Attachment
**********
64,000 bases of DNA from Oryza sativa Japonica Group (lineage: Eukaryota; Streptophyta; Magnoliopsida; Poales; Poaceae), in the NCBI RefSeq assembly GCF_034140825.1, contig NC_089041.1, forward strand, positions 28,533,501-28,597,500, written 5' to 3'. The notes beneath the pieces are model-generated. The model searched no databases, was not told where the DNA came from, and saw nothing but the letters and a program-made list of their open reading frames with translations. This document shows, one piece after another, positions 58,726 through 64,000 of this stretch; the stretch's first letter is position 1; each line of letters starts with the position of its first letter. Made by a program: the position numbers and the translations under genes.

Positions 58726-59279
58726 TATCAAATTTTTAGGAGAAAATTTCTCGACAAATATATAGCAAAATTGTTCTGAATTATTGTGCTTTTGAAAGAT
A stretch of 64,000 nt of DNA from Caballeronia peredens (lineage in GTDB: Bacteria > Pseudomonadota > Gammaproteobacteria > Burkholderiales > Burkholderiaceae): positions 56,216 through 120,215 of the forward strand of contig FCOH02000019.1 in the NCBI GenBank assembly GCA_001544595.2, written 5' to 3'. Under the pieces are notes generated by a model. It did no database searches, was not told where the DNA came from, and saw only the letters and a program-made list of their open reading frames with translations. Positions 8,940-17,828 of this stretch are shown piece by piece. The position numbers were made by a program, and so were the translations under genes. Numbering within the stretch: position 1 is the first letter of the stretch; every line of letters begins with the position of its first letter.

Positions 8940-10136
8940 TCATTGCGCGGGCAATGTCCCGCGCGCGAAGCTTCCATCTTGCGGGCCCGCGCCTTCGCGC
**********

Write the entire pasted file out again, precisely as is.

64,000 bases of DNA from Oryza sativa Japonica Group (lineage: Eukaryota; Streptophyta; Magnoliopsida; Poales; Poaceae), in the NCBI RefSeq assembly GCF_034140825.1, contig NC_089041.1, forward strand, positions 28,533,501-28,597,500, written 5' to 3'. The notes beneath the pieces are model-generated. The model searched no databases, was not told where the DNA came from, and saw nothing but the letters and a program-made list of their open reading frames with translations. This document shows, one piece after another, positions 58,726 through 64,000 of this stretch; the stretch's first letter is position 1; each line of letters starts with the position of its first letter. Made by a program: the position numbers and the translations under genes.

Positions 58726-59279
58726 TATCAAATTTTTAGGAGAAAATTTCTCGACAAATATATAGCAAAATTGTTCTGAATTATTGTGCTTTTGAAAGAT
A stretch of 64,000 nt of DNA from Caballeronia peredens (lineage in GTDB: Bacteria > Pseudomonadota > Gammaproteobacteria > Burkholderiales > Burkholderiaceae): positions 56,216 through 120,215 of the forward strand of contig FCOH02000019.1 in the NCBI GenBank assembly GCA_001544595.2, written 5' to 3'. Under the pieces are notes generated by a model. It did no database searches, was not told where the DNA came from, and saw only the letters and a program-made list of their open reading frames with translations. Positions 8,940-17,828 of this stretch are shown piece by piece. The position numbers were made by a program, and so were the translations under genes. Numbering within the stretch: position 1 is the first letter of the stretch; every line of letters begins with the position of its first letter.

Positions 8940-10136
8940 TCATTGCGCGGGCAATGTCCCGCGCGCGAAGCTTCCATCTTGCGGGCCCGCGCCTTCGCGC